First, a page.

Supreme Court Agrees to Hear Sodomy Case
Associated Press, December 2, 2002
WASHINGTON—The Supreme Court said Monday it would
consider whether states can punish homosexuals for having sex, a case that
tests the constitutionality of sodomy laws in 13 states. The justices will
review the prosecution of two men under a 28-year- old Texas law making it a
crime to engage in same-sex intercourse.
The Supreme Court has struggled with how much protection the Constitution
offers in the bedroom. The court ruled 5-4 in 1986 that consenting adults have
no constitutional right to private homosexual sex, upholding laws that ban
"Gay men and lesbians have been waiting for the opportunity to
convince the court it should take a different view of their constitutional
rights," Ruth E. Harlow, legal director of the New York-based Lambda
Legal Defense and Education Fund, said Monday.
The court faces several questions in the latest case. Among them: Is it an
unconstitutional invasion of privacy for couples to be prosecuted for what
they do in their own homes? Is it unconstitutional for states to treat gays
and lesbians differently by punishing them for having sex while allowing
heterosexual couples to engage in the same acts without penalties?
Sodomy is defined as abnormal sex, in some states including anal and oral
sex. Nine states ban consensual sodomy for everyone: Alabama, Florida, Idaho,
Louisiana, Mississippi, North Carolina, South Carolina, Utah and Virginia. In
addition, Texas, Kansas, Missouri and Oklahoma punish only homosexual sodomy.
States argue that the laws, some dating back more than 100 years, are
intended to preserve public morals. The laws are rarely enforced.
Lawyers for John Geddes Lawrence and Tyron Garner said the men were
bothering no one in 1998 when they were arrested in Lawrence’s apartment,
jailed overnight and later fined under Texas’ Homosexual Conduct Law, which
classifies anal or oral sex between two men or two women as deviate sexual
The men’s lawyers said the convictions would prevent them from getting
certain jobs, and would in some states require them to register as sex
offenders. They were arrested after police responded to a false report of an
armed intruder in Lawrence’s apartment. Police entered the unlocked
apartment and found the men having sex.
Lawrence and Garner were fined $200 after pleading no contest to
"The idea that a state may enter into American bedrooms and closely
inspect the most intimate and private physical interactions ... is a stark
affront to fundamental liberty that the court should end," said Harlow,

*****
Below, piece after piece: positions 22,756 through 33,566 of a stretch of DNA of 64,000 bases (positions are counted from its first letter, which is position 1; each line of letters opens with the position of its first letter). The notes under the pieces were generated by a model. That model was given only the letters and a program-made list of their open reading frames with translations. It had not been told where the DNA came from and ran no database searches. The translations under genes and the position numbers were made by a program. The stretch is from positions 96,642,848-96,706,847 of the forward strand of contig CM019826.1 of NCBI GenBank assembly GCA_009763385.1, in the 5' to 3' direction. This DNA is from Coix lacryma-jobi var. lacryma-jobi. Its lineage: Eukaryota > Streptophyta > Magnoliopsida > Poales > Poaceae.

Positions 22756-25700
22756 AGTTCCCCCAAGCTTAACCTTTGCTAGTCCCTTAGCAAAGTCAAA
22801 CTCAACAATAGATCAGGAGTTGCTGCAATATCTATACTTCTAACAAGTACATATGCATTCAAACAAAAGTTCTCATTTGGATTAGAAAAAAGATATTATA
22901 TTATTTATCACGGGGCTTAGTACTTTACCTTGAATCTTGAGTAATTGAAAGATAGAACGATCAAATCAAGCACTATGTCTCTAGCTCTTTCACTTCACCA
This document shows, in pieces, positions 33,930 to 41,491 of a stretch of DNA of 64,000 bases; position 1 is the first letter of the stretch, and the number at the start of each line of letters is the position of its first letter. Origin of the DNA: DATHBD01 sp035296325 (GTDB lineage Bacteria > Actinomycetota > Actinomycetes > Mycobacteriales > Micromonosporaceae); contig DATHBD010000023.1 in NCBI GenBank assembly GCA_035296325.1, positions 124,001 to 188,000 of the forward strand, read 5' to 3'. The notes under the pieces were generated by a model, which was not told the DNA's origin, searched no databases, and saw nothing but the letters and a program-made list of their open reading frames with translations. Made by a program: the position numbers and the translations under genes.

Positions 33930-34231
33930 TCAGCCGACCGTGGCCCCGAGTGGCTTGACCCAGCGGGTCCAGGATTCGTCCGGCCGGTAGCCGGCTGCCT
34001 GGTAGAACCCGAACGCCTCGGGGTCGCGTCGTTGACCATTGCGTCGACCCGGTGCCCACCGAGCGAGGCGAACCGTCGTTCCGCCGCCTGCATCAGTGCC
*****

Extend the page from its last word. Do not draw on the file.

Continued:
one of the men’s lawyers.
Harlow said in court filings that the latest census found more than 600,000
households of same-sex partners in America, including about 43,000 in Texas.
She said the Texas law treats gays as second-class citizens.
William Delmore III, an assistant district attorney in Texas, said people
who don’t like the law should take it up with the Texas Legislature, not
He said homosexual sodomy has been considered criminal behavior for
centuries. The conduct "could not conceivably have achieved the status of
a fundamental right in the brief period of 16 years" since the Supreme
Court last reviewed it, Delmore wrote in the state’s court papers.
Over the past decade, state courts have blocked sodomy laws in Arkansas,
Georgia, Kentucky, Montana, and Tennessee. A Louisiana appeals court recently
upheld that state’s 197-year-old law banning all oral and anal sex.
Delmore said the Texas law does not just target gays and lesbians. He said
it also could be used for bisexuals and heterosexuals "who are tempted to
engage in homosexual conduct." The law is part of Texas’ "communal
belief that the conduct is wrong and should be discouraged," he wrote in
In a brief supporting Texas, the California-based Pro Family Law Center
said states should be given leeway to protect the public from the spread of
diseases like AIDS.
Civil rights groups including the Human Rights Campaign urged the court to
intervene, saying the laws are responsible for "stigmatizing gays and
lesbians as outlaws" and "contribute to an atmosphere of hatred and
violence" against gays.
The case is Lawrence v. Texas, 02-102.
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